Energy, equanimity, and perspective

By

WHEN he was editor of The Christian Science Monitor, DeWitt John would literally design each day's front page with both hands. He would shift a red grease pencil from left hand to right and back again with unassuming ambidexterity as the day's dispatches were assigned to the columns of the Monitor. This versatility, both comfortable and brisk, symbolized, in its modest way, a person and a professionalism commanding uncommon energy, equanimity, and per-spective.

It was a remarkable devotion to the Church of Christ, Scientist -- to its newspaper, its religious periodicals, to its progress as a pioneering religious denomination -- that DeWitt's friends and colleagues valued last week when news of his passing, while on vacation in Europe, reached Boston.

He was editor of this newspaper for six years, from 1964 to 1970. He was editor of The Christian Science Journal and Sentinel and The Herald of Christian Science for three years. He was a member of The Christian Science Board of Directors for 10 years. He worked as writer, radio, and television producer, division head, assistant manager and manager of the church's Committee on Publication for 15 years.

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He joined the church just before high school, took an undergraduate degree from Principia College and graduate degrees from both the University of Chicago and Columbia, and served as a Navy officer during World War II.

In 1958, he was publicly listed as a Christian Science practitioner -- the full-time healing ministry of the Christian Science Church -- and became a teacher of Christian Science in 1964.

While DeWitt himself was a respecter of chronologies, especially if they illustrated human progress out of limitation, he often warned against settling for superficialities.

Once, in a letter to an author who had charged that Christian Scientists were reluctant to be part of any dialogue with the world, DeWitt pointed to the Monitor's longstanding interest in what he termed ``the ecumenical ideal.'' Then, citing Christian Scientists' interest in society's deepest needs, he wrote:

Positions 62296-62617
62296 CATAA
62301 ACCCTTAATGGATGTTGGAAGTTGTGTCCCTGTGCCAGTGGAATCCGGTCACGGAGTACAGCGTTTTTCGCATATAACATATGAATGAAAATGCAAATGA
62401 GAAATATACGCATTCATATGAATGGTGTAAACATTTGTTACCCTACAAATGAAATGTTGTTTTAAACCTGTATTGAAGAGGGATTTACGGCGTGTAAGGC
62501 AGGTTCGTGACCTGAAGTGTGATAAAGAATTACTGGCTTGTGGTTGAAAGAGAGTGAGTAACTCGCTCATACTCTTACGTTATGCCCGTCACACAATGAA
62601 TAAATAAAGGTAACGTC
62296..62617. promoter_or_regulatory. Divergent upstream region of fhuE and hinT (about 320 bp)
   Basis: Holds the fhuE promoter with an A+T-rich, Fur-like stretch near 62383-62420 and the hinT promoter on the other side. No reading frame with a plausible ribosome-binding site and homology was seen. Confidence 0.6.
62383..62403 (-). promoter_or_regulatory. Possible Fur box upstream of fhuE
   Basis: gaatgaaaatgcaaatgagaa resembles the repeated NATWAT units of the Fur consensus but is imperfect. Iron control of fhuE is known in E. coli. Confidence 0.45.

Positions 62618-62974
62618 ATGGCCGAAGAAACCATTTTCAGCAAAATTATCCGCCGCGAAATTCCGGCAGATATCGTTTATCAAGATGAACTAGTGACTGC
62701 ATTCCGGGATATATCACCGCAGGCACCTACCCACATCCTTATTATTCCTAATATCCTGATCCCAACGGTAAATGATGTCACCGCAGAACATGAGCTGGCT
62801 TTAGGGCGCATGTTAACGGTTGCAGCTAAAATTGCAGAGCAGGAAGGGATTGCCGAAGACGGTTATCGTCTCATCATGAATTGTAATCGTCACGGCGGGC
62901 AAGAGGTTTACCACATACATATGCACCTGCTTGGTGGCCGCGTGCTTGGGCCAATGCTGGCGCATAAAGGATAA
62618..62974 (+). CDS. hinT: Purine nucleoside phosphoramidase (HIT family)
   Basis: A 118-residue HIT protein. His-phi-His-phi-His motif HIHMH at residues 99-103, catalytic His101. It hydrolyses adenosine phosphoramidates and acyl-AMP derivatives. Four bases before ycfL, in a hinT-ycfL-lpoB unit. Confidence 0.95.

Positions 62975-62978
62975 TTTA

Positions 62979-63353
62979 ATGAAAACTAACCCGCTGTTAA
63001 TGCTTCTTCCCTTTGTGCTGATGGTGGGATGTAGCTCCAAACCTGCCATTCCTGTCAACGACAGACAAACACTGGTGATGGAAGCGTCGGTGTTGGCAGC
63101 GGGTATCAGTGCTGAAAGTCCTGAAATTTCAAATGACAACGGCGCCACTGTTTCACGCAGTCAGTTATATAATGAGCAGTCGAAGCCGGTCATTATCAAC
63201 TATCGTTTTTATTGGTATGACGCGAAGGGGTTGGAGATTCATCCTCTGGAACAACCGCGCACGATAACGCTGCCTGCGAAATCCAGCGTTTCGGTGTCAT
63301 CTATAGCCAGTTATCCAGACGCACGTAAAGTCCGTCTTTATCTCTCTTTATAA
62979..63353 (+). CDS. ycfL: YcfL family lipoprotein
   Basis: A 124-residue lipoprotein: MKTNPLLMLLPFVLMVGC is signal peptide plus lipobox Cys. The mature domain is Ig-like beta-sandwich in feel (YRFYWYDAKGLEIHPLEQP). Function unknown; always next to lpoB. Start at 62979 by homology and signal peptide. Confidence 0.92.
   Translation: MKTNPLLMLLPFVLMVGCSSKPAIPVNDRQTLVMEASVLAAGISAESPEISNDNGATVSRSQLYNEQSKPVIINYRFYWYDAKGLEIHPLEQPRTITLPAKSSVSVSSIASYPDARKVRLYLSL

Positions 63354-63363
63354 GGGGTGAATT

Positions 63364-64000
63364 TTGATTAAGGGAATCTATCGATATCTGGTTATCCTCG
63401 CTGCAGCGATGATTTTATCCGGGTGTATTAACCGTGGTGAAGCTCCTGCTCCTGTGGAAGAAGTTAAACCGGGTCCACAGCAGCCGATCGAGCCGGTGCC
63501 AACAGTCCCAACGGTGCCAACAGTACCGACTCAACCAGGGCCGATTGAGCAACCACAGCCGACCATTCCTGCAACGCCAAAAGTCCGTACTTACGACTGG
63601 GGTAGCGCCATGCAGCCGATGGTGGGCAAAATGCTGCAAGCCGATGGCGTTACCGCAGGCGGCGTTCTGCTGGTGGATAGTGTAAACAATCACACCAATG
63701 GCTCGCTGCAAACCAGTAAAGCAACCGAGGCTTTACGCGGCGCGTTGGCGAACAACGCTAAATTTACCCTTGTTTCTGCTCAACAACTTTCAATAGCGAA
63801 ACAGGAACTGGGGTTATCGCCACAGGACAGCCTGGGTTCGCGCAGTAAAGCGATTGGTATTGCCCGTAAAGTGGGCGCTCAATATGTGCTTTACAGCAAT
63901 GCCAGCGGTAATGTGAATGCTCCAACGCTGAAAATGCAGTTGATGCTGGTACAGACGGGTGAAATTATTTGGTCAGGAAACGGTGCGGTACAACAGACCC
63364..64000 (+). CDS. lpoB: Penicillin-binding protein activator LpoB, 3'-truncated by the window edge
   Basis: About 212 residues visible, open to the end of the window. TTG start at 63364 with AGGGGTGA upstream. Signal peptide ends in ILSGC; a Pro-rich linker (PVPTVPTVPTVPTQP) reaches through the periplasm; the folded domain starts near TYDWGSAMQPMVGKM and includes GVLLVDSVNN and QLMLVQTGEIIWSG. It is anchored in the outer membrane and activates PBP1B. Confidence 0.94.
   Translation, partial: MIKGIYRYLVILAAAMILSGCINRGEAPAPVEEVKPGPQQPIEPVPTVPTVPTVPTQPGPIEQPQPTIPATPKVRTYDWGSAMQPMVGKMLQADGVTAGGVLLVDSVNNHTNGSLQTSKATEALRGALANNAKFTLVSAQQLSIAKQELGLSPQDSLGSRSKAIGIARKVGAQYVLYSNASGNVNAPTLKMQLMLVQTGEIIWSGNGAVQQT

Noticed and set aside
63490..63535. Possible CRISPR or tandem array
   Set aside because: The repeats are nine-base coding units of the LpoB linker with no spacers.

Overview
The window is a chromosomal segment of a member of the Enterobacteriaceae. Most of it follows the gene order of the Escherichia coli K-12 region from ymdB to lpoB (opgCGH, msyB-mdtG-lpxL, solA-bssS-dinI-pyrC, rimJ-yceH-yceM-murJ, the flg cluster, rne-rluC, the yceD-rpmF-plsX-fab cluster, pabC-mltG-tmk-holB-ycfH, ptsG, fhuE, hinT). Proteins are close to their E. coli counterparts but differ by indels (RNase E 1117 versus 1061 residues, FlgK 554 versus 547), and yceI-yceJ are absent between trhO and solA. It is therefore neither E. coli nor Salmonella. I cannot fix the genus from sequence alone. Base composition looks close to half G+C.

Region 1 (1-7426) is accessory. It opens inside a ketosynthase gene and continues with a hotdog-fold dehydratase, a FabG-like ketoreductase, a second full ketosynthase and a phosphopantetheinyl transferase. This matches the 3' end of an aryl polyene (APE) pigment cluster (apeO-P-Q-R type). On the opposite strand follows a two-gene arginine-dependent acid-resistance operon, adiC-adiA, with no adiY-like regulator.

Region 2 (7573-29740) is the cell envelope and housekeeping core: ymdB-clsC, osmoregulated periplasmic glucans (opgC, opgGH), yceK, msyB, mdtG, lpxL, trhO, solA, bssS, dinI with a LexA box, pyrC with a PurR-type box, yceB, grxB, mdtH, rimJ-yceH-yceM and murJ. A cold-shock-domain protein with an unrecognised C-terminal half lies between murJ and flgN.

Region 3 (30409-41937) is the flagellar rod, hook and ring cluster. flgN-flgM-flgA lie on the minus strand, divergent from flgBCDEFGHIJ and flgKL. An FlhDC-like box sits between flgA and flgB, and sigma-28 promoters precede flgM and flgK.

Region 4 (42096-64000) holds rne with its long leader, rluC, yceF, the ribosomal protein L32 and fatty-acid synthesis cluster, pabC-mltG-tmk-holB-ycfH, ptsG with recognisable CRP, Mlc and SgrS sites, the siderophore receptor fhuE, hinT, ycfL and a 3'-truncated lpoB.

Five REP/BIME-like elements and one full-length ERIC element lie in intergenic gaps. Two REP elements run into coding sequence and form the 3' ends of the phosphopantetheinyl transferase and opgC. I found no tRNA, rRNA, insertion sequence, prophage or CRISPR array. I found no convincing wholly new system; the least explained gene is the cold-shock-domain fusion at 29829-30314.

``Like any other intelligent people, Christian Scientists know that material prosperity may be a sign of greed, ruthlessness, and gross materialism. They do not regard either material wealth or physical health as proof of `divine favor,' since either of these conditions may be an indication of material-mindedness rather than of obedience to divine law.''

Just a year earlier, in his book ``The Christian Science Way of Life,'' DeWitt had written: ``Only a sense of meaning in life can rally the full resources of the human spirit. It is deep convictions regarding the nature of man, of truth, of the origin of human rights and the nature of human destiny, that move men and nations to superhuman achievements.''

He added: ``Rebirth of those healing elements nearest the heart of Christianity and of other great religions, and their demonstration in practical life, is the need of today.''

And so it was in his experience, whether building his own house by hand in the woods of Lincoln, Massachusetts, rafting down the Colorado River, or quietly encouraging a young Sunday School pupil or an aspiring newspaper reporter, DeWitt John, through prayer and with modesty, was always willing to do whatever needed to be done. His was a generous spirit that inspired a great many lives.

Robert Nelson was national news editor under DeWitt John and is now the Monitor's feature editor.

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